Why an Open Phone Policy with Your Kids Is a Really Good Thing

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If you’re a parent like me, you send your kids off to school by making sure they’ve completed their assignments, are ready for the day’s test, their lunch is in their hand, you tell them to have a good day and you seal it with a kiss.


You go about your workday, and likely after school, tutoring, sports or other activities, you see them 8-10 hours later (depending on their age). You ask how their day was and you get the inevitable “fine”. You may share stories about your day and ask them questions to get them to share with you more about their day than just “fine.”  You talk, laugh, tell them you love them, give them a hug, and off to bed they go. The weekends are filled with lots of quality time.  You feel like you’re an in-touch parent and that you know what’s going on in their lives.


Based on my experience as a parent, and as a professional that helps families, a major component of your child’s social life is their phone.  Unless you regularly open your child’s phone, you really can’t completely understand what’s going on in their lives.


I intentionally use the term “open their phone” rather than “snoop”. Snooping suggests you are doing something without their knowledge or permission. Opening their phones means you’ve set the expectation with your child that you have an open phone policy in your home.  That means you may, at your discretion, peruse their phone logs, read their texts, log into their social media accounts and apps they use – with their knowledge and understanding that you will do so.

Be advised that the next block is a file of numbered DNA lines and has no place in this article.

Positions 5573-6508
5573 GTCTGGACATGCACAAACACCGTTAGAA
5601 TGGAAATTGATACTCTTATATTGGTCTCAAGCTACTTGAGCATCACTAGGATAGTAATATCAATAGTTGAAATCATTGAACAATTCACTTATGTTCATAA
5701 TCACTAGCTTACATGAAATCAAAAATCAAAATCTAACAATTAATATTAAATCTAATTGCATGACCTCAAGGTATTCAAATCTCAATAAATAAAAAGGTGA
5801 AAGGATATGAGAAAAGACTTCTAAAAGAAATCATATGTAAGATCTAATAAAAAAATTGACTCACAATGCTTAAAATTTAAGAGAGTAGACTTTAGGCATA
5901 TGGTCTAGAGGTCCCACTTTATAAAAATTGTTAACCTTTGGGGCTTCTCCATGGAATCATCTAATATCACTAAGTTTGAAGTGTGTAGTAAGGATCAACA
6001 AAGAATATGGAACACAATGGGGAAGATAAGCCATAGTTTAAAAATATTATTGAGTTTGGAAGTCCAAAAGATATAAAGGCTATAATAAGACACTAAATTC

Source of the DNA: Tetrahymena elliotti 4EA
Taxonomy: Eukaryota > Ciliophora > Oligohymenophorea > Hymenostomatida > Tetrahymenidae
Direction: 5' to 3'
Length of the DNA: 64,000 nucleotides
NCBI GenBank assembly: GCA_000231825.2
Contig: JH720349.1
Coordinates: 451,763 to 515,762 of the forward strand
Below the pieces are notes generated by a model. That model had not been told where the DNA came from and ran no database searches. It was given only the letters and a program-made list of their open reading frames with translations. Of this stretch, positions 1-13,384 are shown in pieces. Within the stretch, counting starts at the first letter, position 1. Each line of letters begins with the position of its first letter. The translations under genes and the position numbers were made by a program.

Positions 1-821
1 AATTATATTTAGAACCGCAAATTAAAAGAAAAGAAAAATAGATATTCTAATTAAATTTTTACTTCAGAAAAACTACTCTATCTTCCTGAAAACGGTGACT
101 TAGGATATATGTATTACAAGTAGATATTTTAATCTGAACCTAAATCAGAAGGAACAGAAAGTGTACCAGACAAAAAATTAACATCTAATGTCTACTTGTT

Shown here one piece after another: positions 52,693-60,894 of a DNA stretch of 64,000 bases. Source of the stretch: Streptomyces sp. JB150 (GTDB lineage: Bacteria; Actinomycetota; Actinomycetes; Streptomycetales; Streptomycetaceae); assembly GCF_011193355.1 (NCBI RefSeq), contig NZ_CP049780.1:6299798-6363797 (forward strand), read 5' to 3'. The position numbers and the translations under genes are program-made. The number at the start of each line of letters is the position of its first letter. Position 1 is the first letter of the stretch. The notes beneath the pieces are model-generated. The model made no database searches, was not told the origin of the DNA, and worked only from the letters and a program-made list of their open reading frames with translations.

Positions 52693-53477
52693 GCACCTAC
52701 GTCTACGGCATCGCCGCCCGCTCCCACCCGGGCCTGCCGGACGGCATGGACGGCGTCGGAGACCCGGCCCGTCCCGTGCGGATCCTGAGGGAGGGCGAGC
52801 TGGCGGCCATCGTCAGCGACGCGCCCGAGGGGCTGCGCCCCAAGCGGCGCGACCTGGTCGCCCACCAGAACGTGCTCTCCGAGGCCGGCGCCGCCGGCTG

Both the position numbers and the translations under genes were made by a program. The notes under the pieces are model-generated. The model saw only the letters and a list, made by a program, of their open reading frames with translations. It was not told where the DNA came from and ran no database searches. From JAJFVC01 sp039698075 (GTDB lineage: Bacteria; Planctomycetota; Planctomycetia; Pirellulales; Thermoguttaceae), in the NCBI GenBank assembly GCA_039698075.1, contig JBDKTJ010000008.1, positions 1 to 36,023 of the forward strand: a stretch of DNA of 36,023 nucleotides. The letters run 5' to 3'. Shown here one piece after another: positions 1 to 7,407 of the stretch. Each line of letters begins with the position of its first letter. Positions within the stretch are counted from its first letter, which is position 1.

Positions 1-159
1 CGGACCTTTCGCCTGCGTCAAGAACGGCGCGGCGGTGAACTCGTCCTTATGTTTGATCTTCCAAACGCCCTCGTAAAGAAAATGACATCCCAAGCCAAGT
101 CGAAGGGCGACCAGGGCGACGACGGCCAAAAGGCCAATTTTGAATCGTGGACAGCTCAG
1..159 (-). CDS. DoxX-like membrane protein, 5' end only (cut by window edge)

Opening your child’s phone, and tapping through it isn’t about being a helicopter parent. It’s not about finding out if they told you they were going to a PG 13 movie and then instead went to an R rated movie or who their new girlfriend or boyfriend is. It is about confirming they’re making the right choices and finding out if they aren’t so that you have the opportunity to intervene, parent them, and help them.
Sometimes, the only way you know you’re needed is through their phone.


The potential consequences of not having an open phone policy and ongoing dialogue with your child means you may not know things that could include:


  1. your child being depressed or sad
  2. them cutting class or not doing their school work
  3. your son or daughter being harassed or cyber-bullied
  4. your child making poor choices that could bring consequences ranging from the moderate (hurt feelings, teasing, harassment, a trip to the police department) to the severe (over exposure to pornography, suspension, arrest, suicide)
  5. them receiving (or sending) nudes
  6. your son or daughter using social media or apps in an irresponsible manner


I have always advocated for an open phone policy for all families and we have this policy in my home. While it may not be a popular one, my job and my husband’s job is to make sure our children grow up learning to do the right thing, make the best decisions, and learn from any mistakes they may make.  We parents know that we should be consistently talking with our kids about their lives, their challenges, and their concerns, but let’s face it, we are all so busy and we don’t always get to have those conversations as often as we should. Also, your child may not be as forthcoming with this information as you’d like them to be.